Behind the glories and joy were never ending pain and perseverance. While finishing as the top scorer four times in two different leagues, he also went through brutal injuries twice and was released from four teams across three different leagues. Cisse’s career was like that of a roller coaster ride. Having come back from a near-career ending injury, he managed to reach the pinnacle of what any football player could only dream of. Now his career has become part of football history.

We can't actually ever know all the little details of his painful walk down the slope. One thing that’s certain though is that he had broken through the fierce uphill and the agonizing downhill, and if we may be so bold to guess, his life is heading strong towards another destination. Afterall, our lives go on just like that. Live the Goal.

GOALSTUDIO met Diibril Cisse at a nightclub located in South London, UK.



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Q: What was most fulfilling aspect of being a football player?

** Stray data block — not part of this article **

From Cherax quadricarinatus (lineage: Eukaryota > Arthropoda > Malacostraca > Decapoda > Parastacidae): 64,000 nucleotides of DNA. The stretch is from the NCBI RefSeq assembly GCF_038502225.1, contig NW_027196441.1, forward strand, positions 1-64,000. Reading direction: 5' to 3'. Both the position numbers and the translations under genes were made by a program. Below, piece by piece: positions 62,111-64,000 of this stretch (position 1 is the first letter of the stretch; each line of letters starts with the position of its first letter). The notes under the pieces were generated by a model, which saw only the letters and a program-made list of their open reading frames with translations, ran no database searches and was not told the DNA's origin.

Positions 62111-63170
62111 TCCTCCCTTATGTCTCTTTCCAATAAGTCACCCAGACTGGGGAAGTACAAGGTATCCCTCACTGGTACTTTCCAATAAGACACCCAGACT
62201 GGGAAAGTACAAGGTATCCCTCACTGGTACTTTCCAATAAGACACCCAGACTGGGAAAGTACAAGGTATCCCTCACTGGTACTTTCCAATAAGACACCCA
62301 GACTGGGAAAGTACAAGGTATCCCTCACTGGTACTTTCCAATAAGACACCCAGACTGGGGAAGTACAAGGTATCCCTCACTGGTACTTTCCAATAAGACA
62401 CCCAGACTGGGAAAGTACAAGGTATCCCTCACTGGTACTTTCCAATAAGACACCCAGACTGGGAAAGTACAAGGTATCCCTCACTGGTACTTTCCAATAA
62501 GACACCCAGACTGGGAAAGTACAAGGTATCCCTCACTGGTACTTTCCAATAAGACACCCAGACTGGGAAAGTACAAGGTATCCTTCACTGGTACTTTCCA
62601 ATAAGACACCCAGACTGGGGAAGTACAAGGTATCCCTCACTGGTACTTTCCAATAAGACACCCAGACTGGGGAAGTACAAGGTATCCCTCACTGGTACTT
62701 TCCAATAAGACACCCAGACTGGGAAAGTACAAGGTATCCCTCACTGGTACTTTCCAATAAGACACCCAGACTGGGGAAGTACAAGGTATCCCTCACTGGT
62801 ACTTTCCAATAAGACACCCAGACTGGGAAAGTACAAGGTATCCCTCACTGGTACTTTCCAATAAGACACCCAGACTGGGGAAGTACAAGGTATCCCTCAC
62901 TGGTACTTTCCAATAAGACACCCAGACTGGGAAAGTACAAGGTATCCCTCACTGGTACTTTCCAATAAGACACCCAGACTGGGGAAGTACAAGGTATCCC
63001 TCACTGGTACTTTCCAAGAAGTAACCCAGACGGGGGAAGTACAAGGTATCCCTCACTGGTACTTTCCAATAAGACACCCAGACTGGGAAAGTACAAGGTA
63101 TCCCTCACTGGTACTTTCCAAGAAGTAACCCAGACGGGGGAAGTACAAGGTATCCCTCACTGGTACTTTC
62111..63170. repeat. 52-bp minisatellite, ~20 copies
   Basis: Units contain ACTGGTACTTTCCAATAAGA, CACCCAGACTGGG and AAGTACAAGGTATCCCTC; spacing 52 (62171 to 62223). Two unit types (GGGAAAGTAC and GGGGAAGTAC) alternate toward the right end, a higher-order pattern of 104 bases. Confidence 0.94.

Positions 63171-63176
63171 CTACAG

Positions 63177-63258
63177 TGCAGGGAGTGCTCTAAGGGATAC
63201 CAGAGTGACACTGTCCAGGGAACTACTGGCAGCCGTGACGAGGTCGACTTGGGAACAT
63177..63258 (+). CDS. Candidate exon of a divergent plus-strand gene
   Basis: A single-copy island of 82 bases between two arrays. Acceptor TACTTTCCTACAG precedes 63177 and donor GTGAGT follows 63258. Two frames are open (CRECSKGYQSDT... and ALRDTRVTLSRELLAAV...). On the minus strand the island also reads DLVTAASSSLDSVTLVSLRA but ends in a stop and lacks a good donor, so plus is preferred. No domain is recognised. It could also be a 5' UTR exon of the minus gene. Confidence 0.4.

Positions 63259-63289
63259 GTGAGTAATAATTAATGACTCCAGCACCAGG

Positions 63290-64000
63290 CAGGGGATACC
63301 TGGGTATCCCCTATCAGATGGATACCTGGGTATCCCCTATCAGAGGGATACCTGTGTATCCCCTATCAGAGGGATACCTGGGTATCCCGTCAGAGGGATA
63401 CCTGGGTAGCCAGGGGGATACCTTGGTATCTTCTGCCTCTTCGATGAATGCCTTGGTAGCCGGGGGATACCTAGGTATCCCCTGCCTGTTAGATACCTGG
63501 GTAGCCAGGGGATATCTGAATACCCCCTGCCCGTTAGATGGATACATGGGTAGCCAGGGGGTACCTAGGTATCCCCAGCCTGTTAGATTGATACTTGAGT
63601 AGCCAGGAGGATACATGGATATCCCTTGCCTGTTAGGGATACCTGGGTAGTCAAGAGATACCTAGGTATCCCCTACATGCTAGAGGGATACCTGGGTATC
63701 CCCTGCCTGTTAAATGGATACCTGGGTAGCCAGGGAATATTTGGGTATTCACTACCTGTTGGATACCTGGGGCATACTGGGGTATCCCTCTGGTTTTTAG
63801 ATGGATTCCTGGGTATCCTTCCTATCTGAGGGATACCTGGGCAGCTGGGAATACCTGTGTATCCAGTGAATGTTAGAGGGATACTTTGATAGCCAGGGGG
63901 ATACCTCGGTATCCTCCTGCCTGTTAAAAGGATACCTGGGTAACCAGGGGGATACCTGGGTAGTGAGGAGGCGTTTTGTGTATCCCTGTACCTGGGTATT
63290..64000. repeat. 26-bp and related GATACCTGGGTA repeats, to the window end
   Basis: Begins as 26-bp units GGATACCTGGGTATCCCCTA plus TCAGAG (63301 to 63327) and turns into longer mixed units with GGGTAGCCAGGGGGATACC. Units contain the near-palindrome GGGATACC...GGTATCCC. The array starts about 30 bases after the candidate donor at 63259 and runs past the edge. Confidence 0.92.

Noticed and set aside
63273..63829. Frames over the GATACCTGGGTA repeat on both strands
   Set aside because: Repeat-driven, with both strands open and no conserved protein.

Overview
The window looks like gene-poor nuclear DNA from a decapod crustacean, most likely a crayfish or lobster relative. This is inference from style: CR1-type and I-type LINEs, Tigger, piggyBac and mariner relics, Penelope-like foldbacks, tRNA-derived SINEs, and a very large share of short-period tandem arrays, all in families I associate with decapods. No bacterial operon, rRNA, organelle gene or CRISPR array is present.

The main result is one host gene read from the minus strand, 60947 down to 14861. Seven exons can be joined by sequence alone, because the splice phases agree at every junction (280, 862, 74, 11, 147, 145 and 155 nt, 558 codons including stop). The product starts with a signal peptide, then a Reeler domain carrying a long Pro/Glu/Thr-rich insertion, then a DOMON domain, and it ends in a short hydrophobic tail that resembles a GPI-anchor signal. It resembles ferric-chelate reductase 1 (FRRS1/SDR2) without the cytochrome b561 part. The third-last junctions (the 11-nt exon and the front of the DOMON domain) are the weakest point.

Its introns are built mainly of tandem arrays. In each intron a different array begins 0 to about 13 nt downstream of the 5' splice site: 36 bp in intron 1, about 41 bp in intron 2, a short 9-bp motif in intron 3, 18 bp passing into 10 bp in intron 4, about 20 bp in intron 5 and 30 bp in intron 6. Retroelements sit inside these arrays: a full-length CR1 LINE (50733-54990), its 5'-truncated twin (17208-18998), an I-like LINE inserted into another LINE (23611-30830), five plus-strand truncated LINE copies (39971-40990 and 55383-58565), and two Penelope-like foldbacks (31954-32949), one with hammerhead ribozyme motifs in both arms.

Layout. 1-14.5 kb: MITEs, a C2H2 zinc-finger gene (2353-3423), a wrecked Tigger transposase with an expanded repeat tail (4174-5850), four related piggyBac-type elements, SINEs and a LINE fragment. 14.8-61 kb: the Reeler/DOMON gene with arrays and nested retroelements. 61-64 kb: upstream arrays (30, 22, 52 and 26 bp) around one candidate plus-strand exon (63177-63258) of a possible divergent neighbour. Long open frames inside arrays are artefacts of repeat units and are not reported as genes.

A: Fans. I always liked to express myself whether through football, fashion or whichever that could show who I am. And their reaction, the crowd I hear when I was on the pitch was something that always made my heart pound the most. As a striker, you need this interaction with the fans. When you score, you run towards them to celebrate together and they like the players who connect with them. And in exchange, they give you the support you need even when you have a bad day. For over 20 years of my football career, I wanted to have a good connection with the fans because they gave me that strength and power. When I needed to make a run to defend or attack to score the winning goal with my legs being tired during the added time, it was the fans who gave me this extra boost to make the difference in the game. For my entire career, maintaining the relationship and the connection with them was one of my top priorities. I enjoyed giving them my shirts and cheering with them after the game.

Q: How do you feel when you’re connected to fans?